Lake Ecology and Preservation
Lake Tanganyika is surrounded by steep mountains and underdeveloped coastal plains, making access difficult. Its long history of isolation has led to unique, untold biological diversity, like the resplendent cichlid fish for which the lake is famous. There are 2,100 species of algae, aquatic plants, fish, birds, reptiles, and mammals, including chimpanzee troops in Mahale National Park as well as in Jane Goodall’s reserve at Gombe Stream. Over 600 of these species are native to and found only in Lake Tanganyika.
The ecological and environmental balance of the lake faces a serious threat as the population increases along the lakeshore, as well as from industrial activity based around Bujumbura and Kigoma. These issues jeopardize the water quality and especially the health of the lake ecology and its exceptional and uncommon biodiversity. Importantly, Lake Tanganyika fish account for a significant source of protein for the millions of inhabitants in the lake region. Were the lake to become polluted and these fish no longer suitable for consumption, a water and food crisis would ensue putting this already vulnerable population in further peril.
In addition to our goal of advancing the health and wellbeing of the people residing in lakeside communities, The Floating Health Clinic will seek to promote the health and stewardship of Lake Tanganyika itself. Most importantly, The FHC will utilize Green technologies to achieve an operation that maximizes use of solar power, clean fuels and energy and waste management. It is our goal to host biologists investigating water quality and the changing environmental features of the lake, as well as other scientists who have particular interests that would be served by field work in the Great Lakes Basin. Through our continued presence on the lake and strong relationships with local government officials, we will serve as effective advocates for local stewardship of this valuable resource.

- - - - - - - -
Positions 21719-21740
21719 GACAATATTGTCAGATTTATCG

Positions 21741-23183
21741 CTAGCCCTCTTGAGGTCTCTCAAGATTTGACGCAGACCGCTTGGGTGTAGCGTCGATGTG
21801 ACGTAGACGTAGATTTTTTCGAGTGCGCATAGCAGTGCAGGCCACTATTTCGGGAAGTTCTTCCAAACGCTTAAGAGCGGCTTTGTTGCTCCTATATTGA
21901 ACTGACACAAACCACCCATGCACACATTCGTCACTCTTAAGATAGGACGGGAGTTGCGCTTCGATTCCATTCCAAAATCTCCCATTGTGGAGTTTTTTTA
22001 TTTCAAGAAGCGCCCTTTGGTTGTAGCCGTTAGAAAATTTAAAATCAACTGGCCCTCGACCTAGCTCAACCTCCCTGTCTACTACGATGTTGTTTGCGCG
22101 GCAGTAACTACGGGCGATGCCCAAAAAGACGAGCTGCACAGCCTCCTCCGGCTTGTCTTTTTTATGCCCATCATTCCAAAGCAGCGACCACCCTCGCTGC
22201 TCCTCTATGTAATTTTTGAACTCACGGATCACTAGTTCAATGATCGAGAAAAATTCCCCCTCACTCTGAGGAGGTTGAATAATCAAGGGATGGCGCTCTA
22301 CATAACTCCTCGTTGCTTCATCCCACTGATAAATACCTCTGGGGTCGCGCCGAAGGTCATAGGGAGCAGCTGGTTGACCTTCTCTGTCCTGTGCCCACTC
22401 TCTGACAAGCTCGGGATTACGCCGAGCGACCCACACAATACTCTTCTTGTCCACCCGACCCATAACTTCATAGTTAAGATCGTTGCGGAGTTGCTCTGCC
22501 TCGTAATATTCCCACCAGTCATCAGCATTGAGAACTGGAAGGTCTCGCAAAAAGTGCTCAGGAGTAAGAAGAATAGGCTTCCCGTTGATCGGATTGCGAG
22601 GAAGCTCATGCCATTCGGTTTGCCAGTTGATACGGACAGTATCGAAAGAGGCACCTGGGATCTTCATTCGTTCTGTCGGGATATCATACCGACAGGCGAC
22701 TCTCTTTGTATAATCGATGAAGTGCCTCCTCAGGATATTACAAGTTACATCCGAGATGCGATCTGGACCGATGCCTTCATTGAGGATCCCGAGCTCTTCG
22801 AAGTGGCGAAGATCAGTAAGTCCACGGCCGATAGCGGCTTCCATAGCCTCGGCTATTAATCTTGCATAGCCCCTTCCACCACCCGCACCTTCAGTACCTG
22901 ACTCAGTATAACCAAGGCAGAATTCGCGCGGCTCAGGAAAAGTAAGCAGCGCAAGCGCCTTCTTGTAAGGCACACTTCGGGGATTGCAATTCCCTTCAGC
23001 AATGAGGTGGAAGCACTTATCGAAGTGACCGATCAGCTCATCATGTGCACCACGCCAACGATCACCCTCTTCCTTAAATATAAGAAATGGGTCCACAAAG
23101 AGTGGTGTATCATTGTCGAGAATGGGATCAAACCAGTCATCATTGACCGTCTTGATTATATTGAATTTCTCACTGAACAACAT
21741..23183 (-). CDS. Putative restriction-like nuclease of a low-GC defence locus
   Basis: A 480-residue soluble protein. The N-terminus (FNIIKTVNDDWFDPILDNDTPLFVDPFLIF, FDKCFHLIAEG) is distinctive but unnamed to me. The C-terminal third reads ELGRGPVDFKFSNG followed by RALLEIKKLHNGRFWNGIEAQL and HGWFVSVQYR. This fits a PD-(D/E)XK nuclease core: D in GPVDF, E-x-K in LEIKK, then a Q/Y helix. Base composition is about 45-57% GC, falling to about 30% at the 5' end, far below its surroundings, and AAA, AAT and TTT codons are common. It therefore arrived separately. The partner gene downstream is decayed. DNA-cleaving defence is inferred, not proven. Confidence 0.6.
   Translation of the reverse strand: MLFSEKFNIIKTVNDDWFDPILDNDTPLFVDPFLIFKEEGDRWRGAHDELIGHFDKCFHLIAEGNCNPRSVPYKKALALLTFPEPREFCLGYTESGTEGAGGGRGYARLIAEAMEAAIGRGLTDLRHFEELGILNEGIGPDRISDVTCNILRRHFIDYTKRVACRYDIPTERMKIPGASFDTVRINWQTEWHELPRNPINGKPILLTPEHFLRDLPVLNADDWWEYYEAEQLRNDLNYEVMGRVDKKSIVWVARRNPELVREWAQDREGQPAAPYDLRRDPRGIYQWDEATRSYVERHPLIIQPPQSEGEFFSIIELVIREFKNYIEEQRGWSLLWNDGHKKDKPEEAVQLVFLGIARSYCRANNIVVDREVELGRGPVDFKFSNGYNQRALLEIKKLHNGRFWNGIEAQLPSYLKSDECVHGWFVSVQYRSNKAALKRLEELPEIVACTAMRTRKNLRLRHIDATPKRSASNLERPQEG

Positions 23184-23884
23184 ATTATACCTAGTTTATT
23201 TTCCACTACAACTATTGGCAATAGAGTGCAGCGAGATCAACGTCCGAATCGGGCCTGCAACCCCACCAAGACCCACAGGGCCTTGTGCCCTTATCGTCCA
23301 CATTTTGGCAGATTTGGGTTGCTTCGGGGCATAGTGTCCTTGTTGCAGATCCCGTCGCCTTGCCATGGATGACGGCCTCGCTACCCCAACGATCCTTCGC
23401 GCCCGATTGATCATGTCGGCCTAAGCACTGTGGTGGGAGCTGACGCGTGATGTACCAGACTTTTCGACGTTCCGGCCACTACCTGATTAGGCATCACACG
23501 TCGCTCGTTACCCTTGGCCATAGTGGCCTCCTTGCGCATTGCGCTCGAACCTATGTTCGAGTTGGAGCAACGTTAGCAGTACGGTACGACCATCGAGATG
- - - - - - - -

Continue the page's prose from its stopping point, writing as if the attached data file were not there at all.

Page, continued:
The Story of the Liemba
The strategic importance of the Lake Tanganyika basin cannot be overemphasized. Travel on the lake is the only possibility most villagers have to engage in any kind of economic activity or development; i.e. selling fish or produce in the few larger ports with active markets. Three of the four riparian countries made Foreign Policy’s 2009 Failed States Index, with the DRC closing in on the top of that list. Lack of municipal infrastructure, education, and economic opportunities conspire to cripple the region. Healthcare infrastructure is either nonexistent or nonfunctional along the major portion of the coasts. The lake provides access to the interior of Eastern Congo where people continue to die on a regular basis because of the post-war breakdown of basic sanitation and public health services, including vaccination programs as well as basic medical and surgical services.
Presently, the ferry vessel Liemba serves as a lifeline for the Lake Tanganyika region. It is the only way most lakeside residents are able to travel up and down the lake towards larger ports – either to sell their wares, travel to other parts of the country, or very often, to seek a higher level of medical care, or any medical care at all. The vessel is currently also being used to repatriate refugees, which has disrupted her regular weekly schedule, and has thus forced villages to wait for sometimes indeterminate periods of time. The Liemba illustrates how valuable a hospital ship would be in delivering health care to the people of this region. Built in 1912 as a German warship, it continues to provide passenger and cargo service along the Tanzanian coast almost 100 years after assembly at the slipway in Kigoma.
Crew members receive basic training in childbirth, as so many women seeking obstetrical care aboard the ship actually end up delivering on its decks. Many sick persons have boarded the ship with the hope of reaching medical facilities in Kigoma or Mpulungu, only to die in transit. Countless others have foregone the long and expensive journey and thus have continued to suffer from highly treatable conditions, or died from their maladies in isolated villages.
While serving as a regional asset for years to come, the Floating Health Clinic will enable us to bring care to the communities that need it most.